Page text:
To confirm the identity of most oils, it is normally considered sufficient to determine the iodine value, saponification value, unsaponifiable matter, Free Fatty Acid (FFA) value and peroxide value coupled with qualitative tests for appropriate adulterants (Hamilton and Rossell, 1986). The rancidity of the oil will also indicate the quality of the food for oil and affect its uses for soap (Kirk, 1991), cream production and edibility, nutritive value of the seeds and oil extracted from the seeds of Cucumis melo var. agrestis as well as the antifungal activity of the extracted oil have not been reported in Literature. The fungi associated with the spoilage of C. melo var. agrestis seeds during storage have also not been reported.
As a continuation of studies in this laboratory on the composition of indigenous African seed plants for food, the nutritive value of C. melo var. agrestis seeds and its oil is presented here. Also reported are some of the biochemical properties (saponification value, unsaponifiable matter, peroxide, FFA value and Iodine value) and antifungal properties of the oil extracted from the C. melo var. agrestis seeds. The pathogenic fungi associated with the spoilage of C. melo var. agrestis in the market (storage) will also be investigated.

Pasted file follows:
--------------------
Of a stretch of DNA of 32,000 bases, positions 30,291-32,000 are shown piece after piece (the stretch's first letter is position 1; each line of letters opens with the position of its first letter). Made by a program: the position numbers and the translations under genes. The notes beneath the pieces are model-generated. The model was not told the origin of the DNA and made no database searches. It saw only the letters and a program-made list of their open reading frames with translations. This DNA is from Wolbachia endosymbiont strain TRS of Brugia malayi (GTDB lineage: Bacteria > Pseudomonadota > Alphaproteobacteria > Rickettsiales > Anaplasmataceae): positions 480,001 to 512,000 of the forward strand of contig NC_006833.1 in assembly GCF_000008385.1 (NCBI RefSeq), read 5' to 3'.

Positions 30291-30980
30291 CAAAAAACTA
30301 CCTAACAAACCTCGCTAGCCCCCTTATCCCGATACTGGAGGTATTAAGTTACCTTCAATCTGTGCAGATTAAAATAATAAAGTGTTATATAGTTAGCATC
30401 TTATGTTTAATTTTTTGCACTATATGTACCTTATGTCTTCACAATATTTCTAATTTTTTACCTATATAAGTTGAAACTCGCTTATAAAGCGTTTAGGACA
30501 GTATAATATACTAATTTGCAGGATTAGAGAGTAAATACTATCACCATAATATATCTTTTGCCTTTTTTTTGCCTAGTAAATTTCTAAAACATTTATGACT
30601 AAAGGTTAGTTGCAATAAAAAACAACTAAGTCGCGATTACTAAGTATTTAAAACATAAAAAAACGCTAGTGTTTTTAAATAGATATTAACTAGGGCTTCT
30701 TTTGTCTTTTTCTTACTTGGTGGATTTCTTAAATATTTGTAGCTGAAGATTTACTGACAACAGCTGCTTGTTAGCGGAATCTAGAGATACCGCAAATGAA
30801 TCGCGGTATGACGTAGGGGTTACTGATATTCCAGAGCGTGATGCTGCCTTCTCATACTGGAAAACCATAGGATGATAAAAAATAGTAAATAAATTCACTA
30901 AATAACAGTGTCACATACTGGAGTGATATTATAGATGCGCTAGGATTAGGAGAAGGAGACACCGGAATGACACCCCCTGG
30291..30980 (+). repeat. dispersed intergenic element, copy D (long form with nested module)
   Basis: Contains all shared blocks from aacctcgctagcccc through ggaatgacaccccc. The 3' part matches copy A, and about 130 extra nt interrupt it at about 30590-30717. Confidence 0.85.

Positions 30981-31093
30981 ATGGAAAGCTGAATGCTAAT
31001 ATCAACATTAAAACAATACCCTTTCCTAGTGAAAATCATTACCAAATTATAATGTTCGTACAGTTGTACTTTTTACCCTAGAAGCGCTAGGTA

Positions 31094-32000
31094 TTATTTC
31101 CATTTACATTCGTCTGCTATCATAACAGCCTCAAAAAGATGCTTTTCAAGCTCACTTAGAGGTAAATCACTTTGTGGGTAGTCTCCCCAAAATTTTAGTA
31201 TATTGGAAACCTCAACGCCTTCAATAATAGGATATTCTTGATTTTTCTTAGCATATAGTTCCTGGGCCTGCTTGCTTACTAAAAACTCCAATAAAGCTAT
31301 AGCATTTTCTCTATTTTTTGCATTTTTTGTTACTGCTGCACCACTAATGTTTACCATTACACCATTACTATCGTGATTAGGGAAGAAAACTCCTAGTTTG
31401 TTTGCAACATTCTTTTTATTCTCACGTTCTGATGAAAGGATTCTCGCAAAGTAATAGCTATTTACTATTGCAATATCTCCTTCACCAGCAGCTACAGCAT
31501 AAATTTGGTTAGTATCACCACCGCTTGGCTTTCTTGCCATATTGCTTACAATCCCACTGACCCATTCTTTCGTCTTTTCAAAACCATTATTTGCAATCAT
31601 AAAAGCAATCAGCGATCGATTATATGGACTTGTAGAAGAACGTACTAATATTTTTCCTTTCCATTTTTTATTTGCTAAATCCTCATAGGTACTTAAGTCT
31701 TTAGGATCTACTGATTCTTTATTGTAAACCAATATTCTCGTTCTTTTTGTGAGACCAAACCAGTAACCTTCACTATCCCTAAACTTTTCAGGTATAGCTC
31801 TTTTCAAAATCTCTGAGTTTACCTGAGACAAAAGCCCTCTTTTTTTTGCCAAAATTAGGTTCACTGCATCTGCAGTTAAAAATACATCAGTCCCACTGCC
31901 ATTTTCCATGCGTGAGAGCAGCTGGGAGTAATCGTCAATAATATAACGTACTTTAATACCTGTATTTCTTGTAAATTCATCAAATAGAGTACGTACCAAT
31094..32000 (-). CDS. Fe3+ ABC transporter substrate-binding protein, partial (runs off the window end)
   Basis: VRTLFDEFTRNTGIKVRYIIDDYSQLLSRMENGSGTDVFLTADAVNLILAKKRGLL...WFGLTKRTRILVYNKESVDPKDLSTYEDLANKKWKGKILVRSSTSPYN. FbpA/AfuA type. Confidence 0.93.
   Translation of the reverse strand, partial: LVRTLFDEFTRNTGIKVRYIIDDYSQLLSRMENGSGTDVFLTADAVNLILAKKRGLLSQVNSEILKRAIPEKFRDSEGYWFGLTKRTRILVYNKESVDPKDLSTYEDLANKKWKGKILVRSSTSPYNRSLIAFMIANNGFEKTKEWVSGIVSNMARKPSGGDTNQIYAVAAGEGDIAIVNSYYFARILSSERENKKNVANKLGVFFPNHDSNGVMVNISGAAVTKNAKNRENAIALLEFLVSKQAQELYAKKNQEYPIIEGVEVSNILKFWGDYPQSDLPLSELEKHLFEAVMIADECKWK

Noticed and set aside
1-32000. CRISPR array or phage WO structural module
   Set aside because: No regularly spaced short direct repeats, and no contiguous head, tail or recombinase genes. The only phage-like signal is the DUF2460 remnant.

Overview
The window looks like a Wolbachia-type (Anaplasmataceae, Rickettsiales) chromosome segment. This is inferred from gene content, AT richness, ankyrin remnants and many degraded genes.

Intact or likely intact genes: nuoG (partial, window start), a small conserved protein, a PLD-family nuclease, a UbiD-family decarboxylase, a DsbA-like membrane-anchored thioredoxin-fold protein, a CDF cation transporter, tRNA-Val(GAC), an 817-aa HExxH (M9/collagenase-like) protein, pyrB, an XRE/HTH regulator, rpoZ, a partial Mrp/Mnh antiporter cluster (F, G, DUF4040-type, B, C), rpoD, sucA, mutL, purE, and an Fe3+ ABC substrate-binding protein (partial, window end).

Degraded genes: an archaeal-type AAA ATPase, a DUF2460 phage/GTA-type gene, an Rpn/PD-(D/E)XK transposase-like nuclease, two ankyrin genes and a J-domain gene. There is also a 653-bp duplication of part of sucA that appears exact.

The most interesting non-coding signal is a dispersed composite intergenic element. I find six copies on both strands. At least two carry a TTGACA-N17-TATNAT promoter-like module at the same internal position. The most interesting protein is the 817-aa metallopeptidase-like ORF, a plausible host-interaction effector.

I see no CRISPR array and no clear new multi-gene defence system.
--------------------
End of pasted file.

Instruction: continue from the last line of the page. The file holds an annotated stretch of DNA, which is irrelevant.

MATERIALS AND METHODS
Source of Plant Materials
The seeds of Cucumis melo var. agrestis (2000 g) was collected from Oyingbo, Bariga and Yaba markets in Lagos state, Nigeria. The seed samples were collected (2000 g) monthly for six months. The seeds were packed in plastic bowls (covered) and stored in a refrigerator prior to use. The percentage moisture content of the seeds were determined at 103°C at 17 h as described by Agrawal (1980).
Isolation, Identification and Pathogenicity Test of Fungi